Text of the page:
“Access to Health a global fight for life and justice.”

 

For the past year, humankind has been faced with an unprecedented threat. As the novel coronavirus spreads globally, citizens’ health is gravely endangered. Due to the high infectiousness of the virus, governments have adopted containment measures limiting people’s movements in ways unimaginable before, gravely jeopardizing economic activities. As a result, lockdown measures have aggravated unemployment, poverty, marginalization and violence. As states struggle to protect their citizens from COVID-19, other dimensions of citizens’ health – both physical and mental – deteriorate.

Albeit global, this crisis does not impact everyone in the same way. The poor, the marginalized, the vulnerable are disproportionately affected. Worldwide, elites from rich countries are pretty confident to overcome the pandemic while still alive and wealthy. Some of them, even wealthier.

On the other hand, less fortunate men and women face the threat of their lifetimes – masses from poor countries even more so. They fear succumbing to the pandemic first, and to the ensuing economic recession later.

The novel coronavirus is shedding light on ever-valid truths: that access to health is unequal between and across societies. That it is a prerequisite to the enjoyment of other fundamental human rights, as well as a precondition for economic prosperity. That health – as much as the economy – is globally interdependent and integrated. We see now that there is no security, no development, no justice without access to health, for all.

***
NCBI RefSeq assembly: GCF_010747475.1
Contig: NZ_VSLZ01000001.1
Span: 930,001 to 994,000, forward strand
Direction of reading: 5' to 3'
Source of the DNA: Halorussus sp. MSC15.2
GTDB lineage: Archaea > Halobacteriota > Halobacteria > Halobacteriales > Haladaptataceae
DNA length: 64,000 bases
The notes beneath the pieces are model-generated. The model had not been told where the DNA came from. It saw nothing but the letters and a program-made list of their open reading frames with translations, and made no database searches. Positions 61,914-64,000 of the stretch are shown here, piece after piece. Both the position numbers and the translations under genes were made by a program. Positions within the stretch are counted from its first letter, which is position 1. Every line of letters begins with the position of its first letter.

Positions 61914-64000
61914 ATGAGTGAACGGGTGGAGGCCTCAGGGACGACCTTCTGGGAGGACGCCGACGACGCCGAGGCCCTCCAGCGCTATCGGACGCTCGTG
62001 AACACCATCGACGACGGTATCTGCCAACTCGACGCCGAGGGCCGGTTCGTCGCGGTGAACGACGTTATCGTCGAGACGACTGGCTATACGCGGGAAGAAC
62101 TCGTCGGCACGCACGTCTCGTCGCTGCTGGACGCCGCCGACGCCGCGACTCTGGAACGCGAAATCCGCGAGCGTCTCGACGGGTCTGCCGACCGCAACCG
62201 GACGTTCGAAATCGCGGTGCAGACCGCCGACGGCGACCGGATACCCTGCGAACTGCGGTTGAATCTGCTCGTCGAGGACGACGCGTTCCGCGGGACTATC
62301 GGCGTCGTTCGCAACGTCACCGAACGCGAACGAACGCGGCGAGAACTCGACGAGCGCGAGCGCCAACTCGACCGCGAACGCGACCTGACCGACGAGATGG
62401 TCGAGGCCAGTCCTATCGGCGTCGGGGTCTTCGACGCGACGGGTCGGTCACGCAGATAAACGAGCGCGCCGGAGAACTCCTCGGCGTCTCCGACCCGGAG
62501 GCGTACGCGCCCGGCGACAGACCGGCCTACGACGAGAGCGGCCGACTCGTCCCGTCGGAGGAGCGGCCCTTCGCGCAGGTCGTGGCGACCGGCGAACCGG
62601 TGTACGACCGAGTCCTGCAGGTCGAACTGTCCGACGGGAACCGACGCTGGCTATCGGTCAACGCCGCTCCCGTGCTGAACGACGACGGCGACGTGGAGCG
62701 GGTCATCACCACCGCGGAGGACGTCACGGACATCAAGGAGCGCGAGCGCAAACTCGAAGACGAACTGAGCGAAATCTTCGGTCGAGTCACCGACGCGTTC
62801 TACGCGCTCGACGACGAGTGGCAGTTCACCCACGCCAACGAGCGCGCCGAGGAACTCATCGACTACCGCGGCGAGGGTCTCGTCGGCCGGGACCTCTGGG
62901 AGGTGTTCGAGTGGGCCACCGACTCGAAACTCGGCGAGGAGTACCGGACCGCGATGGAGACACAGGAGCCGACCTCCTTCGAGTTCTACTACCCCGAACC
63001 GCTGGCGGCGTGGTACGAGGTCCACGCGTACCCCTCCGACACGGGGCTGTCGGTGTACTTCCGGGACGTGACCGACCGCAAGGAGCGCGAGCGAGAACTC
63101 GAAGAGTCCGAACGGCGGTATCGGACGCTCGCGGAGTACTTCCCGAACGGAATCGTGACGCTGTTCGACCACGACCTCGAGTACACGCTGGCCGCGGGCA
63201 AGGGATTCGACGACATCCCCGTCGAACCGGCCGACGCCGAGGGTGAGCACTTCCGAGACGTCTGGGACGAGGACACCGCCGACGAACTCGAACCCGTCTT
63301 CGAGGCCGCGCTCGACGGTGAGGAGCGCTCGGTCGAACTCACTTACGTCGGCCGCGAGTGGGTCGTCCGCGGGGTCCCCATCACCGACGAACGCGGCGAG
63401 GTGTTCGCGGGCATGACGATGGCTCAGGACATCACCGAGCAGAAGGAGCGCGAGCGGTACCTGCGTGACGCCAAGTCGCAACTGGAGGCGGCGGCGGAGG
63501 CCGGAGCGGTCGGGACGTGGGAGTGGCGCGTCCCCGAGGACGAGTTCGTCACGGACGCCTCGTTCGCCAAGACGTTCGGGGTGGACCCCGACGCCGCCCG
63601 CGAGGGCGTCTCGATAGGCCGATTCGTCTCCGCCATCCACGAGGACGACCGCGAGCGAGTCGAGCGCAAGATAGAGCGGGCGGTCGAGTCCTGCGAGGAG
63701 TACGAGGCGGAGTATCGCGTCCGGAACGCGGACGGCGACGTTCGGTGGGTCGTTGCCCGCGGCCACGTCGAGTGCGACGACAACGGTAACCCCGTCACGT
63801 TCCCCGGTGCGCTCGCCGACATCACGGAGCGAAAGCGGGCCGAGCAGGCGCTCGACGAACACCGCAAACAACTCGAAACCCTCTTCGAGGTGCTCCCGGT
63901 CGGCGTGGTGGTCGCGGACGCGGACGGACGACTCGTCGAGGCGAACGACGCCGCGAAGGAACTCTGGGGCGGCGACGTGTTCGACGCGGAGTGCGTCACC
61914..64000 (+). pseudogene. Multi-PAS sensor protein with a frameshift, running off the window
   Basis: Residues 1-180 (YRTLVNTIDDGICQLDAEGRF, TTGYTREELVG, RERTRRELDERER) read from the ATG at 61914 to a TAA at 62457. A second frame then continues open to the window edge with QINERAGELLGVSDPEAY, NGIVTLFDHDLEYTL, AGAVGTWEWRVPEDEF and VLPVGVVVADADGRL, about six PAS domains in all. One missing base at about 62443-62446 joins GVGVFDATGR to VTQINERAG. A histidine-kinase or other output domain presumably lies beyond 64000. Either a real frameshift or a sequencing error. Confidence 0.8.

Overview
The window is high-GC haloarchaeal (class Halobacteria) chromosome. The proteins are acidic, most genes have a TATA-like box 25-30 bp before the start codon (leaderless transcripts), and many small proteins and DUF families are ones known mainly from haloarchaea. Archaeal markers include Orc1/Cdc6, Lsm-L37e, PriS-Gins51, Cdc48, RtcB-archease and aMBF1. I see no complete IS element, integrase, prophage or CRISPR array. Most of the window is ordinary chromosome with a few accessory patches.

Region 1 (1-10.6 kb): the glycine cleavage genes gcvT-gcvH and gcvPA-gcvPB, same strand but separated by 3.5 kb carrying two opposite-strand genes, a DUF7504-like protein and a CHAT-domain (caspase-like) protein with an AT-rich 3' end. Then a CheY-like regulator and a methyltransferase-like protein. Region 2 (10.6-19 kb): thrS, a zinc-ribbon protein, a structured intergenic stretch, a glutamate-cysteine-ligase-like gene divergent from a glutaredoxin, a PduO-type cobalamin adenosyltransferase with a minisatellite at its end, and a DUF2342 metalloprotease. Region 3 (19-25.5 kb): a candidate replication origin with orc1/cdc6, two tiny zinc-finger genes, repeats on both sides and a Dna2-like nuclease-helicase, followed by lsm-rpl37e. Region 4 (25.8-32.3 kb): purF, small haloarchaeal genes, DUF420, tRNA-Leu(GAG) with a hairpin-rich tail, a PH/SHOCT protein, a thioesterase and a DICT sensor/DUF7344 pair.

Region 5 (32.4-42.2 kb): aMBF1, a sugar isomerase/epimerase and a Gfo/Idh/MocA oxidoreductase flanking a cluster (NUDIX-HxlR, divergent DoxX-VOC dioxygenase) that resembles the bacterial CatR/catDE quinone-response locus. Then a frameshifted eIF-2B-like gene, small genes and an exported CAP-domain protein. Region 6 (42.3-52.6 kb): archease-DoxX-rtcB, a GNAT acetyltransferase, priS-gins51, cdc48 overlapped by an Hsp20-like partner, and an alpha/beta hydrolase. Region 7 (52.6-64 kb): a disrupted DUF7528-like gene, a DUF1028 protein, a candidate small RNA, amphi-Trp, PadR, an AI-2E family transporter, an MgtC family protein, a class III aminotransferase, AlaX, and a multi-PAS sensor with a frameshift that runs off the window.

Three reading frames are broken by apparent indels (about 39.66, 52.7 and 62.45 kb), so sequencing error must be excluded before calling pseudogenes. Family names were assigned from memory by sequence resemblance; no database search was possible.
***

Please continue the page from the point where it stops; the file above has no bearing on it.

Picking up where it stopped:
This global upheaval requires new strategies and renewed cooperation. Even more importantly, it forces us to rethink the organization of our societies, beyond the coronavirus itself. It presents us with the opportunity – some might say the last opportunity – to fix our political priorities, and act accordingly. Failure to do so will produce more deaths, more inequality, and more oppression.

In the words of the UN Secretary-General, “a pandemic drives home the essential interconnectedness of our human family. No country can do it alone. More than ever, governments must cooperate to revitalize economies and ensure targeted support for the people and communities most affected by the disease or the negative economic impacts. We are in this together – and we will get through this, together.”

 

MUN Albania 2021 will gather young change-makers to discuss “Access to health: a global fight for life and justice”, devising new ways to ensure safety, welfare and equal opportunities to all.

 

There will come a time after the pandemic. We want to be ready.